For those not aware, Sausage Party was produced by Nitrogen Studios and released August 12 that made history as the first CGI-animated feature to be rated R. My last column already laid out my thoughts about the movie, and I won’t bore you with spelling them out again. As a brief summary, I liked more than I thought I would… but it’s certainly not the kind of film I would normally watch, and I have no desire to see it again. That being said, I had hopes that the film would end up setting a new standard for the animation industry. Unfortunately, that hope has turned into fear as more details of the production have come out.
First, my positive expectations. As the double entendre title suggests, Sausage Party is full of crass humor. I would not recommend it for polite company, only for viewers who can stomach the crudest jokes imaginable. Then again, I mentioned before that this is the first R-rated CGI film, and it’s been making money! As of August 8, it’s brought in over $88 million worldwide. Considering it had a $19 million budget (and to put it in perspective, Disney’s smash hit Zootopia had a $150 million budget) that’s turning a healthy profit for the companies involved. Once other companies see that R-rated animation can be profitable, they may begin green-lighting other productions of their own. Unfortunately, in the next few years we may see a slew of similarly raunchy comedies. But what if a company decides to experiment with an R-rated drama? Sausage Party may have opened the door for the animated equivalent of The Shawshank Redemption. Now that ratings are not a barrier, this could be possible in the future.
Now, my previous statement relies on the fact that Sausage Party has been profitable. However, there’s a reason it’s been so profitable, and it’s a rather unpleasant one. CartoonBrew.com published an interview with producer Greg Tiernan, in which he described how they’d been able to make the film on such a small budget. Well, when the interview was published, the comments section began to flood. Apparently, Nitrogen Studios had a very poor HR department — and by that, I mean it had literally none; complaints had to be taken to Nicole Stinn, Tiernan’s wife. Animators were forced to work overtime without pay, and those who complained had their names left out of the credits and were threatened with blacklisting. According to those involved in the production, half of the animators who worked on Sausage Party weren’t even credited. The story has since gathered steam. On August 22, VFX Union UK, a branch of the Broadcasting, Entertainment, Cinematograph and Theatre Union (or BECTU), published an open letter criticizing the unfair labor practices. It encouraged Nitrogen Studios workers to “all speak to each other, talk about this, and get organized,”and management to “listen and to show leadership” in order to help improve labor standards in the animation industry. Two days later, Local Unifor 2000, a union based out of Vancouver with over 800 members, filed an official labor complaint against Nitrogen Studios. What happens next, and the final outcome of the conflict, remains to be seen.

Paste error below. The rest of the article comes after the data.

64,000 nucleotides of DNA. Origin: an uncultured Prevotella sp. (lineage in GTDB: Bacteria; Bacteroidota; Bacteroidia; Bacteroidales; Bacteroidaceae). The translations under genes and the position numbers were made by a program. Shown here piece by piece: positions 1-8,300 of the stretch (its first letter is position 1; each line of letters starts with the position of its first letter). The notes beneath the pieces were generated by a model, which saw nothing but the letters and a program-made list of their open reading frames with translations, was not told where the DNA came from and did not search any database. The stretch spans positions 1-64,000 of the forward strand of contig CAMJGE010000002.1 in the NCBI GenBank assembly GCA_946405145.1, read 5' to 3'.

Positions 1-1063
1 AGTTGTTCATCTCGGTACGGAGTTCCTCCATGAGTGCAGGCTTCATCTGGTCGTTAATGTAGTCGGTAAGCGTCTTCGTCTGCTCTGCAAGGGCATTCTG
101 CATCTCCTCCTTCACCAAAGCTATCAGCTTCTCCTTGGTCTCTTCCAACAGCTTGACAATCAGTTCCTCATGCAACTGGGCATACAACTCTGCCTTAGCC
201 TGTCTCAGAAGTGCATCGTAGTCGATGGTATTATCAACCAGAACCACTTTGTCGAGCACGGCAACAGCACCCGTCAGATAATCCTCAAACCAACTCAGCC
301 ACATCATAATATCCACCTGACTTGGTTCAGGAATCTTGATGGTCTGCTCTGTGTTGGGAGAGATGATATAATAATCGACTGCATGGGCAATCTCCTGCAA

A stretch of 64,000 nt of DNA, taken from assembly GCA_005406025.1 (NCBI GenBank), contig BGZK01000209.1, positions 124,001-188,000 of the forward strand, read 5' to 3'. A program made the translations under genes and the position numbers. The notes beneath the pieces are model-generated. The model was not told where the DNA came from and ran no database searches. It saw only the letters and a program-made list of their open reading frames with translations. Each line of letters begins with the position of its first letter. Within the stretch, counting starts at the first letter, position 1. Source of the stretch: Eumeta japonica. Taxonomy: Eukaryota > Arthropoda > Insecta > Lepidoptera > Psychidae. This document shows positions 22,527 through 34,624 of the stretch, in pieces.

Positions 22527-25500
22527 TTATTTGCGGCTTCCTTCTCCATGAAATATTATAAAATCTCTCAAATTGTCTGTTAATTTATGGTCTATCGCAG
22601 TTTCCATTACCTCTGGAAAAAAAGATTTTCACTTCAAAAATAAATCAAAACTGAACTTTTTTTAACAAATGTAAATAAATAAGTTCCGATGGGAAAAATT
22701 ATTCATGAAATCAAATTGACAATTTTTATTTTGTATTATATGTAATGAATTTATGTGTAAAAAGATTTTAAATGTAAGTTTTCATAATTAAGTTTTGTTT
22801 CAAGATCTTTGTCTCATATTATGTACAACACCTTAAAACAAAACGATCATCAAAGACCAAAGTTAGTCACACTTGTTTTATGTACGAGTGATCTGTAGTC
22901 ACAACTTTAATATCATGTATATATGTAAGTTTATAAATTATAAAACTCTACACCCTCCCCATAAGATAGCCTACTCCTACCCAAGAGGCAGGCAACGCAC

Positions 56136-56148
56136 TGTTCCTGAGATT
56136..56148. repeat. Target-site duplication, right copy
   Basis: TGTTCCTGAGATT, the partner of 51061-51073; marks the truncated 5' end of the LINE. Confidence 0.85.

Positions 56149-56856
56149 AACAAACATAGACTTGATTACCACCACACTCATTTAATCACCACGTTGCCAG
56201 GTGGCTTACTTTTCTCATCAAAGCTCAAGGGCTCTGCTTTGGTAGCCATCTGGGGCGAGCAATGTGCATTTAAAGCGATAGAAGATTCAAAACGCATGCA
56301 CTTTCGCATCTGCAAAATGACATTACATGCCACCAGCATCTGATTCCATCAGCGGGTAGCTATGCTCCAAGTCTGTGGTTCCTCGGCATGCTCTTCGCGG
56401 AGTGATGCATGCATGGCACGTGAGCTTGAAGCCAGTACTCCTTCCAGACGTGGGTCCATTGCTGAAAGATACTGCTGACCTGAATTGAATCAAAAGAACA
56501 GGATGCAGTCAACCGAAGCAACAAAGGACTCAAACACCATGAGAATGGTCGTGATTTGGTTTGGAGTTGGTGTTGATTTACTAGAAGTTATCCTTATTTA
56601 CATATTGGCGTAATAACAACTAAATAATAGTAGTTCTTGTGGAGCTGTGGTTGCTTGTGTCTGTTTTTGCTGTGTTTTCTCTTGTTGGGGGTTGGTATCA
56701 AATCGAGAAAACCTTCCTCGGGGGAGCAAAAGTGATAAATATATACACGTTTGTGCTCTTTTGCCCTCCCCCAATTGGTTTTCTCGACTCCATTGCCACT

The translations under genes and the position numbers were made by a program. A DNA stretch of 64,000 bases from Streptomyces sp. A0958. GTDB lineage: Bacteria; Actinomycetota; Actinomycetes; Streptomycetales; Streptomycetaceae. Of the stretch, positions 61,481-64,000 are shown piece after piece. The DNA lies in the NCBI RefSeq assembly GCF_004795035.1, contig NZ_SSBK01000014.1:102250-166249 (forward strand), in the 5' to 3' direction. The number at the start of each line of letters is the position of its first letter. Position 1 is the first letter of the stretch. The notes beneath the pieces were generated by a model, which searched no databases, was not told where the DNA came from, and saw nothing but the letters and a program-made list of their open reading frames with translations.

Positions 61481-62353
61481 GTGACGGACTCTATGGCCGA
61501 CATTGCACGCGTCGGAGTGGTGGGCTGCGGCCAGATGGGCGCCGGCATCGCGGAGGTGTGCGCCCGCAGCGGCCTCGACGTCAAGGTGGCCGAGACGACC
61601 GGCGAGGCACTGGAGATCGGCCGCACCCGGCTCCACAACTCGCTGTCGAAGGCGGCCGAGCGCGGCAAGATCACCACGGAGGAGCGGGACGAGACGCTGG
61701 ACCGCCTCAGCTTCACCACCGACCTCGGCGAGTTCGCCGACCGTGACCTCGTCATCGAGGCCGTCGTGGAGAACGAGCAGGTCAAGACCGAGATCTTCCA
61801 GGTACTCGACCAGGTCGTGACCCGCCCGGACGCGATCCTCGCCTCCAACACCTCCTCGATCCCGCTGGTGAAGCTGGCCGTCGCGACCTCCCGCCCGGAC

Now, the animation industry hasn’t been immune to labor scandals. Just in the past few years, a wage-fixing cartel had been discovered between prestigious companies like Disney, DreamWorks and Pixar. But this represents a low that I do not like to see.
Animation is arguably one of the most difficult jobs in Hollywood, and one of the most thankless. The tools of the trade constantly change and evolve as fast as the computers they run on. Hours are spent painstakingly getting everything just right. Yet, few people take the time to say “Yes, the animators did a good job.” Actors and writers and directors get the glory instead. It’s a tragedy; when a single detail is out of place, it sticks out like a sore thumb, but when all the details are correct, no one notices. Animators don’t just create purely animated films either. In blockbusters like Avatar and crowd favorites like The Avengers, all the digital effects are made by animators. They bring us some of the moments we cherish most, and they deserve better. That is why I feel conflicted about Sausage Party: Not just because of its rude and juvenile sense of humor, but because it set two directions. One direction points to more mature animation down the line, which is an artistic benefit. The other direction points to desperate attempts to squeeze workers and cut costs at any price.
David Gouldthorpe is a junior in the School of Industrial and Labor Relations. He can be reached at firstname.lastname@example.org. Animation Analysis will appear alternate Wednesdays this semester.